Thursday, 25 August 2011

Sally Bercow: a feminist rolemodel? I'll take Ching Shih any day.

I'm getting sick of hearing and reading about Sally Bercow. Obviously I have no idea what she's like as a person; I don't know much more about her than Louise Mensch's spirited defense of her on Twitter (!/LouiseMensch), the media portrayal of her exploits in a bedsheet (, and the furore over her appearance in the Big Brother house ( Somehow, however, a discussion has arisen around whether she's a feminist rolemodel, an apparent figurehead of how political wives can be proudly independent of their husband's relative fame. Wonderful sentiment, truly, I applaud it; but entering Big Brother? Loudly, egotistically voicing her opinions, seemingly just for the sake of proving that she can have views that oppose those of her husband? I'd like to have taken that last bit for granted, to be honest.
I'm going to declare that I hate self-righteous, ignorant and judgemental blogging, and then go on to self-righteously and ignorantly pass judgement on Sally Bercow: would we be aware of her, if she didn't have a famous husband? I doubt it. It would be great if we did become aware of her for doing something impressive in her own right, but she hasn't earned that public acknowledgement. Please, Ms Bercow, if you're going to draw attention to yourself for being something independently. And tweeting a lot doesn't count. We wouldn't mind this exhibitionism if it were for the sake of education; but your highminded aims to encourage female independence are, rather, undermined by the fact that you rely on your notoriety as The Runaway Speaker's-Wife for your place on that soapbox. You're kind of detracting from all the educative, insightful and actually independently interesting women out there.

To underline this bitter ramble, I'm posting a list of some inspirational females who actually deserve the title female role-model, but who aren't household names. Some you may not feel belong on the list; some I don't agree belong on the list; the point was to draw attention to women who have contributed something to society or history, often overcoming the dominance of men in order to do so:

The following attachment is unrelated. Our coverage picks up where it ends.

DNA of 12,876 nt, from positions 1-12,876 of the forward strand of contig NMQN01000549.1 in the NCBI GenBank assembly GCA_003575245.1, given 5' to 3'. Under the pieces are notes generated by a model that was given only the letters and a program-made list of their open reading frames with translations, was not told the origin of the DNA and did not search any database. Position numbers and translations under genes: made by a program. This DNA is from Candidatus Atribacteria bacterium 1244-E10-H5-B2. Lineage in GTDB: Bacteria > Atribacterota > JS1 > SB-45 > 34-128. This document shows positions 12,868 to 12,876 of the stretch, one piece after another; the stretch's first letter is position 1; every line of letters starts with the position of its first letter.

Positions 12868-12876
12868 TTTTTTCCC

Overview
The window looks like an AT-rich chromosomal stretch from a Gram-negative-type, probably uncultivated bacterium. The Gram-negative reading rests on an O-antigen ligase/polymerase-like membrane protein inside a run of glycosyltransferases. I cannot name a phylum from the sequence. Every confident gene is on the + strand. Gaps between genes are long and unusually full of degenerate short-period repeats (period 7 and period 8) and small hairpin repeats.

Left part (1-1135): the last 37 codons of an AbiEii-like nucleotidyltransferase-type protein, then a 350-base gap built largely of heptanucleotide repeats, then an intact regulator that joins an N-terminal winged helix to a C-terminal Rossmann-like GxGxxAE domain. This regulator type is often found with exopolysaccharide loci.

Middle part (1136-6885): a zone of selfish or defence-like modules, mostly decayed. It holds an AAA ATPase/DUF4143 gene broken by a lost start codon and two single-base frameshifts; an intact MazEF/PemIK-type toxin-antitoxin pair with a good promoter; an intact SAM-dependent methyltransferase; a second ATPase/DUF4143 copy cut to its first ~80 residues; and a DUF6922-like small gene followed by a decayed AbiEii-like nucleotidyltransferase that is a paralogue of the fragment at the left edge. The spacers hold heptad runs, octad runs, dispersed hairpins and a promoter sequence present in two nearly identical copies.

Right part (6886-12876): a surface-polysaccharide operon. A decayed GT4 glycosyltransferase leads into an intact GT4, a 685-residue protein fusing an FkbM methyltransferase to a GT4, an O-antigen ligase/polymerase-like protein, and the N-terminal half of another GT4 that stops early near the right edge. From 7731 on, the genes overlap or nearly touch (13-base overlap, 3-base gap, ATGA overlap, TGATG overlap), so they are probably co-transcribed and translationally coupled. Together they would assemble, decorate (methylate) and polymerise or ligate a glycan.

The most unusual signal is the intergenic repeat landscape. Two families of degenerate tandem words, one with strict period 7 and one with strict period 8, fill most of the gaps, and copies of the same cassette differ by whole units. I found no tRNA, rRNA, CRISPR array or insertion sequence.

• Grace O'Malley, born 1530: highly educated, the Irish 'Pirate Queen' spoke 6 languages; she had always wanted to be a sailor on her father's ships, but having been repeatedly refused, she maneouvred her way into a position of power, coming to control thousands of men and a vast fleet of pirate ships; she was enormously wealthy and politically powerful in her own right; there are hundreds of great stories about her, e.g. when the English besieged her castle, she melted down lead from the roof and personally poured it over the soldiers below 
  • Octavia Hill, born 1938: co-founder of the National Trust, she was instrumental in preserving historical estates across Britain
  • Frances Buss, born 1827: among the first campaigners for universal education of girls, she became the first headmistress of North London Collegiate
  • Caroline Herschel, born 1750: first woman to earn a salary for scientific work; taught herself complex maths and astrological theory whilst working as an assistant for her brother, an astrologer; went on to be heralded for her work in astrology, publishing noteable texts and being awarded prodigious awards
  • Elizabeth Garrett Anderson, born 1836: first woman in Britain to qualify as a doctor; campaigned against new rules that were set down to prevent other women doing similarly; set up the New Hospital for Women in London; prominent suffragette all her life, as was her daughter.
  • Clara Barton, born 1821: president of the American Red Cross, she first brought the Red Cross to the United States
  • Alice Hamilton, born 1869: first female professor at Harvard Medical School, she lobbied for laws to improve working conditions in every US state
  • Edith Cavell, born 1865: British WW1 nurse, she helped save the lives of hundreds of soldiers, Allied and German alike; aided the escape of 200 Allied soldiers from Belgium, for which she was arrested, sentenced to death and executed by firing squad
  • Ching Shih, born 1775: maneouvred her way to the head of Chinese pirate coalition, with control over 400 ships; ruled with (rather impressive) brutality - e.g. sailors were beheaded for having sex with female captives, even with their alleged consent

Okay, I could go on forever and ever. We all know women can be great, just like the rest of humanity can be great (personal favourites: the pirates...); it would just be nice if women like Cheryl Cole (as my mum says - in a Georgie accent - 'wahCheryl') didn't steal the show.

Note - a number of the names seized from excellent sites and articles:
Most influential British women in the history of science selected by panel of female Fellows of the Royal Society and science historians | Royal Society
Famous Women in History - The Society and Culture Beat -
Jane Austen to Elizabeth I: Ten of the greatest British women | Mail Online
Role models: someone to look up to | Life and style | The Guardian

No comments:

Post a Comment